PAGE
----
This article by Urvaksh Karkaria at the Atlanta Business Chronicle describes venture funding in Georgia companies. Military entrepreneurs should check similar data in your locale. As we discuss in class, Entrepreneurship For Transitioning Warriors, finding funding and raising capital is one of many factors that must be understood. The availability of venture capital in your business idea may be key to launching your business.
Karkaria writes---Venture dollars invested in Georgia companies in the first quarter of 2018 were the lowest since the January-March quarter of 2009.
Georgia companies raised $27.22 million in venture capital in the first quarter, down 63 percent from $73.37 million in Q1 2017, according to the MoneyTree Report published by PricewaterhouseCoopers LLP and CB Insights. The number of Georgia deals in the quarter fell to 13 in Q1 from 15 at the same time last year.
The Georgia performance in Q1 is “perplexing” and bucks national venture investing trends, noted John Nee, partner in PwC’s Atlanta technology practice. Nationally, venture capital investing in the first quarter was the third-highest since 2002.
“We are late in an economic cycle, so we see angels and other investors pulling back their investments,” noted Mark Buffington, CEO of Atlanta venture capital firm BIP Capital.
Nationwide, venture firms invested $21.1 billion across 1,206 deals in the first quarter, according to the MoneyTree Report. That compares with $15.16 billion raised across 1,371 deals at the same time a year ago.
A high number of mega-rounds contributed to the funding growth this quarter, which was the second-consecutive quarter with more than 30 rounds of $100 million or more. The first quarter saw 34 mega-rounds to U.S. venture capital-backed companies, which accounted for 34 percent of total funding, but down from 42 percent in Q4 ‘17. This marks the first decline since Q4 2016, according to MoneyTree.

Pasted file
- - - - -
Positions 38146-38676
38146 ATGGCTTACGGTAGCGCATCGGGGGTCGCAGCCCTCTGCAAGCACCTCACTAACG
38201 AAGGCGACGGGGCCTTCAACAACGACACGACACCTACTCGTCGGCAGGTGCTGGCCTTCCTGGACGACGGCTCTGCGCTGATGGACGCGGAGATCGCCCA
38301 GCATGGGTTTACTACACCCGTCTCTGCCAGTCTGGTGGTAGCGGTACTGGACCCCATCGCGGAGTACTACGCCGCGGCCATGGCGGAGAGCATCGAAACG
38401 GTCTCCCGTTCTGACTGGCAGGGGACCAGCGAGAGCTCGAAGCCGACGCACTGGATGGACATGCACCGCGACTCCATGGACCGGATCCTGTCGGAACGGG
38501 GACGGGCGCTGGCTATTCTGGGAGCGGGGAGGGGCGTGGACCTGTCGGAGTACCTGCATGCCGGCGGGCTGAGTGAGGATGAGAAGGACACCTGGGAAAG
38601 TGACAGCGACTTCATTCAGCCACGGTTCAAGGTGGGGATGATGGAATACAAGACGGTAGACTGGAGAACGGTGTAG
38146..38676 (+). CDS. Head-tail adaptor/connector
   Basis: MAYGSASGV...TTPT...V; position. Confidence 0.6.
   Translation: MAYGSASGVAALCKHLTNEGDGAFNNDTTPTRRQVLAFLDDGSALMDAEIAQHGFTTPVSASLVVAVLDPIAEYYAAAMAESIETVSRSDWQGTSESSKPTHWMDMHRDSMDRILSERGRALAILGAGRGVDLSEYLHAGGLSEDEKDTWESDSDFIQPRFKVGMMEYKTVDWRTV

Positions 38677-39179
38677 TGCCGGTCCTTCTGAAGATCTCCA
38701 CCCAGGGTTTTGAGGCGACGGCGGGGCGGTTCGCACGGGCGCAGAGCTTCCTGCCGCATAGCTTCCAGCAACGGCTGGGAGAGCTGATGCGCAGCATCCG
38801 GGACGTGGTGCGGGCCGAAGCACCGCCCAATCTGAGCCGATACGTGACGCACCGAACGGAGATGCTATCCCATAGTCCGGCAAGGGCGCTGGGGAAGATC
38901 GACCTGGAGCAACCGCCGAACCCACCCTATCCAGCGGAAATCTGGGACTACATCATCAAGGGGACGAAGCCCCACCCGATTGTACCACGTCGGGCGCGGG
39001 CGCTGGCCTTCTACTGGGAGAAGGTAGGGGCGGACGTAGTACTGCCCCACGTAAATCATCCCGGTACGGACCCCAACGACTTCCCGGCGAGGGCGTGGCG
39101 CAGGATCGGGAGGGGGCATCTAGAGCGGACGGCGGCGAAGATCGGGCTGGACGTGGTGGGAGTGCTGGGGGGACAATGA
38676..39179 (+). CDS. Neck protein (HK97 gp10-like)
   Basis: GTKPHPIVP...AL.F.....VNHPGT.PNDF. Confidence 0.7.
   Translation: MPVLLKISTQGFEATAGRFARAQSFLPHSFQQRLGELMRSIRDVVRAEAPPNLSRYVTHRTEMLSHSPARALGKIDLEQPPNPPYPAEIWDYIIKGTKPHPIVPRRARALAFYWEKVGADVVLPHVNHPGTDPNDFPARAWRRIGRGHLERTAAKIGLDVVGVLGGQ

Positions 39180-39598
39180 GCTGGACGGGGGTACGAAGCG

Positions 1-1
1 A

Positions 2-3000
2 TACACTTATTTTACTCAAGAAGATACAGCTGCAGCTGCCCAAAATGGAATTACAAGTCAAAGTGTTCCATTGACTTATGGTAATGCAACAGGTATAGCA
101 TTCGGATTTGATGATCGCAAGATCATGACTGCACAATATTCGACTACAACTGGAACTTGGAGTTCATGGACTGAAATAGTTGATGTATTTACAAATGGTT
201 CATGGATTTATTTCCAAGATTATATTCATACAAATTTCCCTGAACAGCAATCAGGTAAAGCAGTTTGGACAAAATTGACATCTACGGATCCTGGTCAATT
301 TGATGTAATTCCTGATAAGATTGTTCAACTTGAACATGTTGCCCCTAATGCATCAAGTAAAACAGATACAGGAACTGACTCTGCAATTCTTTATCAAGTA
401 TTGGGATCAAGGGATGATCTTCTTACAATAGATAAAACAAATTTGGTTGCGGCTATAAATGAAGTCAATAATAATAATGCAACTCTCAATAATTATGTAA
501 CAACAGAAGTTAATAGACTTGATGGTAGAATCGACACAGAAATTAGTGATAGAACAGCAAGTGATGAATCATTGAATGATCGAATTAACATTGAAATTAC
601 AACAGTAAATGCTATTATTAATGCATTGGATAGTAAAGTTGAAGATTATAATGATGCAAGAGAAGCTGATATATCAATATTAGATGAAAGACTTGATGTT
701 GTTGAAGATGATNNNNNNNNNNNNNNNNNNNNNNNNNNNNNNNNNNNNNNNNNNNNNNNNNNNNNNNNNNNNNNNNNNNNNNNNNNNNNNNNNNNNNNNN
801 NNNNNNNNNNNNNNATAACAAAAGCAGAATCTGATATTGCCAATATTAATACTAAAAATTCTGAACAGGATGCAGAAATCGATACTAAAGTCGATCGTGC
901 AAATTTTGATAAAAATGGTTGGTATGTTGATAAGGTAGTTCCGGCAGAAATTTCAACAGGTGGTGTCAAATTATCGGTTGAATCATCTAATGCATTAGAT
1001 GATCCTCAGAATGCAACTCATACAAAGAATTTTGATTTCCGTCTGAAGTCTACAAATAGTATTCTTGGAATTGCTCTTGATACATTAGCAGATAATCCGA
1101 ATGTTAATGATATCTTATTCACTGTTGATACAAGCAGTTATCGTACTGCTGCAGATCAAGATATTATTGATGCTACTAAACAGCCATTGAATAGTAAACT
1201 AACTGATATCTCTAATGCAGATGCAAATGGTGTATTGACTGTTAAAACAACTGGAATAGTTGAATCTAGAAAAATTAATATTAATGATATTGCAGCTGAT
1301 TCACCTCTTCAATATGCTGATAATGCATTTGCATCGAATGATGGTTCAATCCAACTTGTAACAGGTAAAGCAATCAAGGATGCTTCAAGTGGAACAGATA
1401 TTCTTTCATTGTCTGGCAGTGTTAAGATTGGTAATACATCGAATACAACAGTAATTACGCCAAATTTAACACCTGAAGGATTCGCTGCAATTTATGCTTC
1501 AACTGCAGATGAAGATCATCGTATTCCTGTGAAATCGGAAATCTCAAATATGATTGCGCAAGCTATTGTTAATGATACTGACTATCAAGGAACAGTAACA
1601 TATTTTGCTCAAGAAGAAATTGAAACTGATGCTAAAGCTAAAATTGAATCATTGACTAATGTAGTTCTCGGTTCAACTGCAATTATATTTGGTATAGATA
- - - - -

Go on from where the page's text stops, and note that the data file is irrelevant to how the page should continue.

“The $21 billion we saw invested this quarter is a record high, just the second time we’ve reached this funding level during the last 15 years,” Tom Ciccolella, PwC’s U.S. venture capital leader, said in a statement.
A proliferation of growth equity capital is driving valuations higher in later-stage, successful companies. Meanwhile, angel investors are exercising caution in exposing capital, Buffington said.
“We are seeing mega funds make really big bets in sectors where they have developed an investment thesis and where they can execute a roll-up of disparate companies in that space,” he said. “We are also seeing a little caution amongst angels and early stage investors. That is an interesting dichotomy.”
The M&A (mergers and acquisitions) market is expected to remain active and upward pressure on valuations for high growth venture companies will continue, given the fresh interest that growth equity and buyout funds have raised, the venture capitalist said.
“One thing is certain — a correction will eventually come and great companies will endure regardless of the macro-economic backdrop,” Buffington said.
Georgia ranked No. 27 of 44 states in venture capital raised in the first quarter. The average check size in Q1 was $2.1 million, compared with $4.9 million at the same time last year.
Expansion-stage companies drew the most venture dollars in the first quarter, with four deals accounting for $14.86 million, according to MoneyTree. Internet companies accounted for the largest share of venture capital investment — $22.54 million across nine deals.